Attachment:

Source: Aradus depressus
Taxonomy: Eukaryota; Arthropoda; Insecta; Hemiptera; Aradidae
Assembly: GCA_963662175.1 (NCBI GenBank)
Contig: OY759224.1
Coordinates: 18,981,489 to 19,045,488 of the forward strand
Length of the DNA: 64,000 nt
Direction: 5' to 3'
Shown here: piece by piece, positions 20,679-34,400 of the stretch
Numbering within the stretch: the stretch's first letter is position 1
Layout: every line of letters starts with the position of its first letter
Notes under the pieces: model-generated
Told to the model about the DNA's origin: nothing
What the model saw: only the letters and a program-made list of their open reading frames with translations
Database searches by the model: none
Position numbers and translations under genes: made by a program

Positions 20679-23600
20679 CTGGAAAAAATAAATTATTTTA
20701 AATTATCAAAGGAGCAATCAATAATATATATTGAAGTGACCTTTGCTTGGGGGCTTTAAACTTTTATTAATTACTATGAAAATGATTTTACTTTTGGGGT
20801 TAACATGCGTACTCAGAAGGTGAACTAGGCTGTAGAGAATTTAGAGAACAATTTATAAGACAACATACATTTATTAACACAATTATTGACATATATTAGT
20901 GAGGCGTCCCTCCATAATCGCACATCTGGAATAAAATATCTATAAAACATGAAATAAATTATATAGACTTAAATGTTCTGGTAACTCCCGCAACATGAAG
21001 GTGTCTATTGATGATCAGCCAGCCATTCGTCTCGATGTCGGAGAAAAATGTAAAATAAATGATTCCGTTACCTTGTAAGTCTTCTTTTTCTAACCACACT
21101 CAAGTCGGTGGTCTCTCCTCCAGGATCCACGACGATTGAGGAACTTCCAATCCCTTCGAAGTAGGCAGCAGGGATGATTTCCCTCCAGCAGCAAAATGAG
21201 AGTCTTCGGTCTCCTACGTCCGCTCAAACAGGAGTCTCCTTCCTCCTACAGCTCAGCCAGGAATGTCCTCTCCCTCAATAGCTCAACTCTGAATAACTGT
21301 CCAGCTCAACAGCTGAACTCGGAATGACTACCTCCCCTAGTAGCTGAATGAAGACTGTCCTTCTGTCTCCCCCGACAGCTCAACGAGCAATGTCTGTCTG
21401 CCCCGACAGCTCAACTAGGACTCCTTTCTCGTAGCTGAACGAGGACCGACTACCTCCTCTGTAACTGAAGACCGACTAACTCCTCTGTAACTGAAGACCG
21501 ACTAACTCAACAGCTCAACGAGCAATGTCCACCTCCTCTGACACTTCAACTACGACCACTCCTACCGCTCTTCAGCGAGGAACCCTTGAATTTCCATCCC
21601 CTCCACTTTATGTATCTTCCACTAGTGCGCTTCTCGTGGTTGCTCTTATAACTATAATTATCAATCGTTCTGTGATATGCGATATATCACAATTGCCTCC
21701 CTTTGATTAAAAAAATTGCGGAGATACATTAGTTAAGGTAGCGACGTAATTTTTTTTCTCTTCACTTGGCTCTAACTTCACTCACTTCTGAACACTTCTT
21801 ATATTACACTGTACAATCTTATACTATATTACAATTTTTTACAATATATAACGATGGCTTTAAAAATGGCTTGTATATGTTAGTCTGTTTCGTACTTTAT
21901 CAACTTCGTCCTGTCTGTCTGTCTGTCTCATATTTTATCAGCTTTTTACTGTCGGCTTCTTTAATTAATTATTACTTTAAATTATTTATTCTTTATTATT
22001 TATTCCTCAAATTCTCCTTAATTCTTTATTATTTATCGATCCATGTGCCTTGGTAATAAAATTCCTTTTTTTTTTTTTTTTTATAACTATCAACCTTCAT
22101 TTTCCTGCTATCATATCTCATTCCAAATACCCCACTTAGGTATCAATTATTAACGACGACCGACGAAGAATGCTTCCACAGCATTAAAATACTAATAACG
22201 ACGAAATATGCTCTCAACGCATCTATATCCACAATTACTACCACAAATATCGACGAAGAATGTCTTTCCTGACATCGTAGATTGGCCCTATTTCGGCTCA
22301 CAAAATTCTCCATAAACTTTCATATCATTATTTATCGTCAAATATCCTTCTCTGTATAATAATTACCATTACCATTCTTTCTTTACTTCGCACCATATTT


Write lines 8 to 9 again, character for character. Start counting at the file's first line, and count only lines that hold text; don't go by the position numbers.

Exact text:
Shown here: piece by piece, positions 20,679-34,400 of the stretch
Numbering within the stretch: the stretch's first letter is position 1